Giants Like Bob: Everyone needs a mentor


Seattle, WA – Circa October 1998

Some experiences evade the threat of failing memory through sheer sureality.

The first time I visited a Muslim household was to celebrate the holiday called Eid al-Fitr, which concludes the fasting month of Ramadan. By custom, the children of the family offered me candy from a bowl, as if I had come to the door trick-or-treating. Sitting in the living room of their modest apartment, my head swam as the men of the house spoke to each other in Kurdish.

A Ham At A Bar-Mitzvah

I felt incredibly out of place, but that wasn’t the bizarre moment that I remember so well. It was in the car on the way to visit the next Kurdish home that I suddenly wondered how my life had brought me to this moment.

My new friend was driving. Bob was a giant of a man. I’m not extremely tall, but most men aren’t a full head taller than me. The little car he drove made him look even bigger after he squeezed himself in behind the steering wheel.

He navigated the roads of Seatac and belted out hymns from memory in a deep singing voice that could have won him a role in an opera.

That was the moment I remember. Had I really chosen this situation?

The Key People We Meet In Our Lives

Someone introduced me to Bob while I lived on Vashon Island. I told him of my plans to move to Lebanon, and asked him how I should prepare to live there.

“How many Muslims friends do you have?” He asked.

“Uh. None,” I confessed.

“Come with me and I’ll introduce you to some.”

He had helped to resettle Kurds into refugee camps from the mountains in northern Iraq after the first Gulf War. Many in the Kurdish community in Seattle had followed him there after Sadamm Hussein regained control.

Bob mentored me without my realizing or fully appreciating it at the time – and I wasn’t alone. I met others in his home, where he and his wife Jan gathered and fed us. The encouragement I found around that table gave me the courage to step into unusual, uncomfortable moments. He challenged me be courageous when I didn’t know what to expect.

Seeking Out People To Influence Us

When was the last time you experienced something bizarre enough to be memorable?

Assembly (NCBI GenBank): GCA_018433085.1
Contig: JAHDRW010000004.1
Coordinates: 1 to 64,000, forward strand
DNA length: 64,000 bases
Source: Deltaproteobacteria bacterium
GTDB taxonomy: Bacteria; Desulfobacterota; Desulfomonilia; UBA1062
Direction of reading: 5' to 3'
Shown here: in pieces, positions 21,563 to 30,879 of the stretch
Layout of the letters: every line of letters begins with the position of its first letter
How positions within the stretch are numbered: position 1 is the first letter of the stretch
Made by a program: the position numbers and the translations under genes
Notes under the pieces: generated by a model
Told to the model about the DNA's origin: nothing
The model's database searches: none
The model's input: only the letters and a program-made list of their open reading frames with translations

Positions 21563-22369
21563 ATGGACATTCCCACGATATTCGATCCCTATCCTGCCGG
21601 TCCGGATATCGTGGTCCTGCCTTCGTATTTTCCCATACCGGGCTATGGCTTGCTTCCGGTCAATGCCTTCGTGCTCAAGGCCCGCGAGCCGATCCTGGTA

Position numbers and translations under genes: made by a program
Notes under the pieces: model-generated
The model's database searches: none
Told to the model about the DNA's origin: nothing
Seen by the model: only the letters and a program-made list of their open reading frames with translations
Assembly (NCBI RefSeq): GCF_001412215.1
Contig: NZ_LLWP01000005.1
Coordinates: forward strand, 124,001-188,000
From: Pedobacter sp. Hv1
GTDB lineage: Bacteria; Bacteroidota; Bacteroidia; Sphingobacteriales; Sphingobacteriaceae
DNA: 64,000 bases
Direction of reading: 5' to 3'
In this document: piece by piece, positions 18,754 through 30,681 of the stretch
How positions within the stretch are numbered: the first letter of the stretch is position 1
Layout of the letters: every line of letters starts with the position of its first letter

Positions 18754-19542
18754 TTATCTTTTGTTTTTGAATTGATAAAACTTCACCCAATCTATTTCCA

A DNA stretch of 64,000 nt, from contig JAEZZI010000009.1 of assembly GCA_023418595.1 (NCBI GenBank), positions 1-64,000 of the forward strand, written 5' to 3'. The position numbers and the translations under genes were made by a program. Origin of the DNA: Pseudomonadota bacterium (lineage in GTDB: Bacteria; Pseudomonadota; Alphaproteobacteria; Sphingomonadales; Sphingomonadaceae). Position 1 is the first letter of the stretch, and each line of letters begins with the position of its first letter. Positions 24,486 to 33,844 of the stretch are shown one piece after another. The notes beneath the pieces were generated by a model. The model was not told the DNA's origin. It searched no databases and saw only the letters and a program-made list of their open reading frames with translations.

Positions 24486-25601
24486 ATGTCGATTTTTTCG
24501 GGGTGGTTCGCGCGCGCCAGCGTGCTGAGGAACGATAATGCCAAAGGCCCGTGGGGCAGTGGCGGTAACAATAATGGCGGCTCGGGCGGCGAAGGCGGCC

Sometimes it only takes talking about our dreams with people who have already lived them out, and saying, “okay,” when they offer a suggestion. Otherwise, it seems too hard to get started on your own, and you wind up having to live with the itch, like a burr in your saddle, or a raspberry seed stuck in-between your teeth.

There you have it – in a nutshell. Everyone should be mentored by giants like Bob.


Two Effective Mentoring Techniques

MentorConsider the verb: to mentor.

The word mentor is being used more often as we realize that leadership is best passed on through apprenticeship. But does everybody agree on what mentoring is?

At a national conference, I learned that perhaps we don’t all agree after a conversation with a twenty-something-aged friend. He had just returned from a large group discussion with leaders of national organizations over dinner. It hadn’t gone well from his perspective.

Unfulfilled Expectations

“So how did your emerging leadership session go?” I asked.

Bryan rolled his eyes, “Can you believe it? While the rest of you were eating roast beef they served us pizza – like we’re some high school youth group or something.”

“Ha! That’s hilarious. But what did they want to talk to you about?”

“It’s always the same thing. They ask what we want from them to help equip us for future leadership.”

“What did you all say to them?”

“We say the same thing every time: ‘We want mentoring.’ But they never follow through and mentor us.”

He walked away discouraged.

The Disconnect

I’ll bet that the leaders who hosted the session were equally discouraged. Here’s what I imagine they were saying to each other as they debriefed the meeting: “We ask them what they want from us, and they say the same thing every time. Mentoring. But that’s all we ever do is mentor them, and they’re never satisfied.”

The core of the problem is that each generation has a different perception of what mentoring means.

Clarified Definitions

The mentoring that the over 40 crowd are offering sounds like, “Those of us who are seasoned veterans go out to Starbucks with the brightest young people we can find, and tell them stories about what we used to do when we were younger. We’ll probably also have some accountability discussions.”

The mentor that the under 30 crowd are hoping for could be described as, “Someone who’s actively innovating who invites me to come alongside and join them in their work – with the expectation that they’re going to help launch me far beyond what they can accomplish.”

The mentoring that’s needed will be practical and relevant. Stories about what worked ten years ago aren’t going to cut it.

How To Mentor Well

If we want to mentor emerging leaders we must continue to engage in trends, keep our own stories fresh, and not do anything without taking someone younger with us. The problem is that there’s a limit to the number of new leaders that we can realistically impact this way because of  limitations in time and energy.

A more reproducible solution is to introduce emerging leaders to each other and catalyze them into cohorts that can peer mentor themselves in community. Today’s social media has revitalized interest in real life, face-to-face community. We should not underestimate the power of small groups of like-minded innovators who sharpen their skills together and become loyal companions.

The saying used to be, “Those who can’t, teach.” We should revise that to, “Those who can’t, network.” In my own experience, I’ve found that being a part of such a peer-mentoring community results in my gaining much more than I have to offer them.

Do you have a different insight into the modern understanding of mentoring that I’ve missed? How would you prefer to get wisdom?